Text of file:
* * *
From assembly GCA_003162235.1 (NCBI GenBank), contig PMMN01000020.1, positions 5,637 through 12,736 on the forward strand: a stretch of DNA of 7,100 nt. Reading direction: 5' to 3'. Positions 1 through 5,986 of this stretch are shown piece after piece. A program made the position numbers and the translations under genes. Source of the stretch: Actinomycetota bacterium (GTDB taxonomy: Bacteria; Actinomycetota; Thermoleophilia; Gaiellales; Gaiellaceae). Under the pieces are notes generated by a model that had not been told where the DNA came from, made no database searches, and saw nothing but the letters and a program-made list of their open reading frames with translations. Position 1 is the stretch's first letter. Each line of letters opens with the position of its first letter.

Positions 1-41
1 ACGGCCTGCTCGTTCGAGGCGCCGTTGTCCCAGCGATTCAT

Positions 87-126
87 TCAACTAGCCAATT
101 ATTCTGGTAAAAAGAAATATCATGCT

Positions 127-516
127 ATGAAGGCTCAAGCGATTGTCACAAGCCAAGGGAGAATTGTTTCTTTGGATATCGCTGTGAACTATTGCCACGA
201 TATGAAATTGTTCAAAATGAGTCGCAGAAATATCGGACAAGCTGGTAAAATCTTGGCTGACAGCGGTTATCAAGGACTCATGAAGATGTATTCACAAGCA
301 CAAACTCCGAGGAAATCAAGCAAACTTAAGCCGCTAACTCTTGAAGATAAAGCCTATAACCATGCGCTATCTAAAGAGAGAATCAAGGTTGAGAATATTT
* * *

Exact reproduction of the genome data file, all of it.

From assembly GCA_003162235.1 (NCBI GenBank), contig PMMN01000020.1, positions 5,637 through 12,736 on the forward strand: a stretch of DNA of 7,100 nt. Reading direction: 5' to 3'. Positions 1 through 5,986 of this stretch are shown piece after piece. A program made the position numbers and the translations under genes. Source of the stretch: Actinomycetota bacterium (GTDB taxonomy: Bacteria; Actinomycetota; Thermoleophilia; Gaiellales; Gaiellaceae). Under the pieces are notes generated by a model that had not been told where the DNA came from, made no database searches, and saw nothing but the letters and a program-made list of their open reading frames with translations. Position 1 is the stretch's first letter. Each line of letters opens with the position of its first letter.

Positions 1-41
1 ACGGCCTGCTCGTTCGAGGCGCCGTTGTCCCAGCGATTCAT

Positions 87-126
87 TCAACTAGCCAATT
101 ATTCTGGTAAAAAGAAATATCATGCT

Positions 127-516
127 ATGAAGGCTCAAGCGATTGTCACAAGCCAAGGGAGAATTGTTTCTTTGGATATCGCTGTGAACTATTGCCACGA
201 TATGAAATTGTTCAAAATGAGTCGCAGAAATATCGGACAAGCTGGTAAAATCTTGGCTGACAGCGGTTATCAAGGACTCATGAAGATGTATTCACAAGCA
301 CAAACTCCGAGGAAATCAAGCAAACTTAAGCCGCTAACTCTTGAAGATAAAGCCTATAACCATGCGCTATCTAAAGAGAGAATCAAGGTTGAGAATATTT